Performance – This is the first time the 330i badge is being offered with the F30 3-Series in India and since we loved the E90 with this badge, we were really looking forward to driving this one. Packed under the hood is a 2.0-litre petrol engine that comes with 4-cylinders, produces 252 HP of power at 5200 RPM and 350 Nm of torque between 1450-4800 RPM. Crank the engine and the car impresses with its refinement. The motor has almost negligible noise and feels super quiet. In Eco mode, power delivery isn’t all that great and gear shifts also happen slowly at low RPMs. Comfort mode gives a proper blend of quicker power delivery and decent fuel economy. In Sport mode, the powertrain starts feeling aggressive and if you mash the throttle, the car leaps ahead with a lot of urgency. The revs are also held on to 2000 RPM or more, so that you are always in the power band.
The 4 pot, 2.0-litre petrol drivetrain isn’t as dramatic as the older inline-6 unit
Sport+ mode is similar to Sport mode but it deactivates Dynamic Traction Control. The engine itself loves to be revved and has grunt all the way to the top-end of the RPM band. You get the usual 8-speed ZF transmission which is smooth shifting. It helps with quicker and more aggressive cog shifts when you feel like driving fast but blends in comfortably even when you’re just cruising down the highway. At 100 km/hr in 8th gear, the 3-Series GT chugs along without much effort at 1500 RPM. 0-100 km/hr comes up in a quick 6.41 seconds according to our VBOX tests. Fuel efficiency drops to 6 km/l if you’re driving hard, while with sedate driving you can expect 10-11 km/l. Since this is a 4-cylinder engine, the exhaust note isn’t as good as a 6-cylinder unit and all you hear is a whirr.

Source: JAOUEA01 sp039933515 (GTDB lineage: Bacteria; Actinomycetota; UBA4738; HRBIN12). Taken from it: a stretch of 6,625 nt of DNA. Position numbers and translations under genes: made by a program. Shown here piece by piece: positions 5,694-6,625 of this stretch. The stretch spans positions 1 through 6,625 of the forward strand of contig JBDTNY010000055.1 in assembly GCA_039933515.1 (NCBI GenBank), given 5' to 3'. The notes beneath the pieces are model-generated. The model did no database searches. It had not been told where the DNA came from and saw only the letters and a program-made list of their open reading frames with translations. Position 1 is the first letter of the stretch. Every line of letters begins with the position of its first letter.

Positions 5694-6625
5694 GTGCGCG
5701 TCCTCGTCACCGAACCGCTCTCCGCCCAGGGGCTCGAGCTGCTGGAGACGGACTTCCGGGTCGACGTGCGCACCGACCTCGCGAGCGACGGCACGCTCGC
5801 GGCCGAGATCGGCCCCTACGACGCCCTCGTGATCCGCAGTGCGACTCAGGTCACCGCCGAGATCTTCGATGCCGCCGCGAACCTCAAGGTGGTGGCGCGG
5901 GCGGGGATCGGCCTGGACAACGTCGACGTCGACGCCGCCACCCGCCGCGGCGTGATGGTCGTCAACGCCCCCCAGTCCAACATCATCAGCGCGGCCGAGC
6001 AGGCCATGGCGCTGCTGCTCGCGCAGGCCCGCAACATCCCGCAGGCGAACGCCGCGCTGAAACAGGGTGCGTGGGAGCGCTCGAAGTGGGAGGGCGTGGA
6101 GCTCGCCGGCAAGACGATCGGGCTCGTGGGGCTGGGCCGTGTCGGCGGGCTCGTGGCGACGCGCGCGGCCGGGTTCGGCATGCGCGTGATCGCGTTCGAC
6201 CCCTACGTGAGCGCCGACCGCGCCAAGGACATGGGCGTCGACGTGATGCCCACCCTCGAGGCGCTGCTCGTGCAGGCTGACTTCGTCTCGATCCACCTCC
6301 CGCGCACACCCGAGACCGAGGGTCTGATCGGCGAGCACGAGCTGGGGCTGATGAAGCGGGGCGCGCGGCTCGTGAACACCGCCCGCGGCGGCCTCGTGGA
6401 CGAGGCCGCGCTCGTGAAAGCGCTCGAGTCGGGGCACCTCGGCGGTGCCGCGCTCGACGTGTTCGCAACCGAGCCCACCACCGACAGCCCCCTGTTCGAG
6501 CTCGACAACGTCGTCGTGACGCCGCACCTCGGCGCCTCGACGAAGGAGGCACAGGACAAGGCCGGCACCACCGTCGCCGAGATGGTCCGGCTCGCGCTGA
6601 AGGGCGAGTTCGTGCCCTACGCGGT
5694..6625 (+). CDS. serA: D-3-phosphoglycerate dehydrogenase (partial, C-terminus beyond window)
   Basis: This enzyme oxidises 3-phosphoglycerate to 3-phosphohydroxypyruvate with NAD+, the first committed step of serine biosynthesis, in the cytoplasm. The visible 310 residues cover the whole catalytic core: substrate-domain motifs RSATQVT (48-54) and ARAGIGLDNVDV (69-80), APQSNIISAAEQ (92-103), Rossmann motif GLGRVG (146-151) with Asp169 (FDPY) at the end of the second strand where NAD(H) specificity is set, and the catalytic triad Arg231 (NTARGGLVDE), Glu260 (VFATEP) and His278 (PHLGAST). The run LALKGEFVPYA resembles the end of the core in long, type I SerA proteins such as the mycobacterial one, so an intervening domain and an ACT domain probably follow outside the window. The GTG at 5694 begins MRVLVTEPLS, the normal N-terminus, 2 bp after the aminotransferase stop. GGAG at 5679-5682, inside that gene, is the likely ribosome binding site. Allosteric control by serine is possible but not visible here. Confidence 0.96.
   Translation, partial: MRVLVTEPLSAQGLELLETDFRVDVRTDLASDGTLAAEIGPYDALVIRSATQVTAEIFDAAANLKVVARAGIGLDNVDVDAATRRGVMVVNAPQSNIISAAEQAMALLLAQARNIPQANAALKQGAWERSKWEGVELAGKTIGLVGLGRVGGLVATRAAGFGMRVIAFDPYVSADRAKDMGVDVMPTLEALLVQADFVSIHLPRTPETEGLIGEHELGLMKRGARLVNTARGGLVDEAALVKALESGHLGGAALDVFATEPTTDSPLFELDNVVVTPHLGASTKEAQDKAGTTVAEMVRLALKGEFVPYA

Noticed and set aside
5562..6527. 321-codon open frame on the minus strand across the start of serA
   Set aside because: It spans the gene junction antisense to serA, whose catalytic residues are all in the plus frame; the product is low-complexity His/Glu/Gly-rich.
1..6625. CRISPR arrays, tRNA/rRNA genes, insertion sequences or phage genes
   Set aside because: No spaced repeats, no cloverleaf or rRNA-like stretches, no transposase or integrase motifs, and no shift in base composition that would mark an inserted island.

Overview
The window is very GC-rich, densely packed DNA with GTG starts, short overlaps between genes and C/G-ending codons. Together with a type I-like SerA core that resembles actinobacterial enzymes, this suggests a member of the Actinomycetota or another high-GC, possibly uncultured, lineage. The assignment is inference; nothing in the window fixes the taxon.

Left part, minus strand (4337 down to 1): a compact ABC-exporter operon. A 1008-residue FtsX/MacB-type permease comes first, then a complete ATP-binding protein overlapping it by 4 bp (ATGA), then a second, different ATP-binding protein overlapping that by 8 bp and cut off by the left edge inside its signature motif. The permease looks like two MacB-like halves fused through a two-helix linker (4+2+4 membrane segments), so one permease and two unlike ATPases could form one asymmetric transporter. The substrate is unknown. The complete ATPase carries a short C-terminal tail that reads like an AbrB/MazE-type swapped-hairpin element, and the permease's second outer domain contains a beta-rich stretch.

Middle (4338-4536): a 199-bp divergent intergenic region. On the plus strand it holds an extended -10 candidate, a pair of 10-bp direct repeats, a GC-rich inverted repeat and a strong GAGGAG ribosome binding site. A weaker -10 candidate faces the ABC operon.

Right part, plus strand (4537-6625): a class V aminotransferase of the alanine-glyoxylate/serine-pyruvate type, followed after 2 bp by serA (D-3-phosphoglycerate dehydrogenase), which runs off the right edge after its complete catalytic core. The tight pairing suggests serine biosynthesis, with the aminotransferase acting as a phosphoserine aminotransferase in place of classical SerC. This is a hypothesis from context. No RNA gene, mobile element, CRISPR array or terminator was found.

The diesel powered BMW 3-Series GT uses the same oil burner as the regular 3-Series. This motor produces 188 BHP and 400 Nm, pulling all the way to 5000 RPM. As expected, the powertrain is very refined and can barely be heard at idle although it does get loud once you get past the mid-range, the sound from the mill being good to hear. The 320d GT performs well in the city, smoothly picks up the pace right from get go and there is a surge in the mid-range which is quite addictive. However, it’s really the highway where the BMW 3-Series GT diesel shines as the gearbox is just lovely, it shifts cogs in a jiffy and somehow always knows which gear to select. Even in Comfort mode, the vehicle is very responsive but when you shift in Sport (both the driving mode and gearbox), the added eagerness can be felt. Taking manual control of things using either the Tiptronic function or the steering mounted paddle shifts further make driving the GT a more enjoyable experience.
The diesel powertrain is very frugal, returns a good 15 km/l on the highway, dropping to 12 km/l in the city (assisted by the stop/start system and the Eco Pro drive mode) while driving pedal to the metal also returns 10 km/l which means no single digit mileage on this car even when you extract every horse from it. Cruising on the highway is another scenario which highlights what a gem of an engine this is. There is barely any noise from the motor even at speeds of 140 km/hr and you can maintain those speeds all day long, the drivetrain feels very relaxed. When you get on the pedal at those speeds, the 320d GT responds instantly, pulling quickly further. For those looking for the best of practicality and performance, probably the 330d version of the GT is what BMW should offer.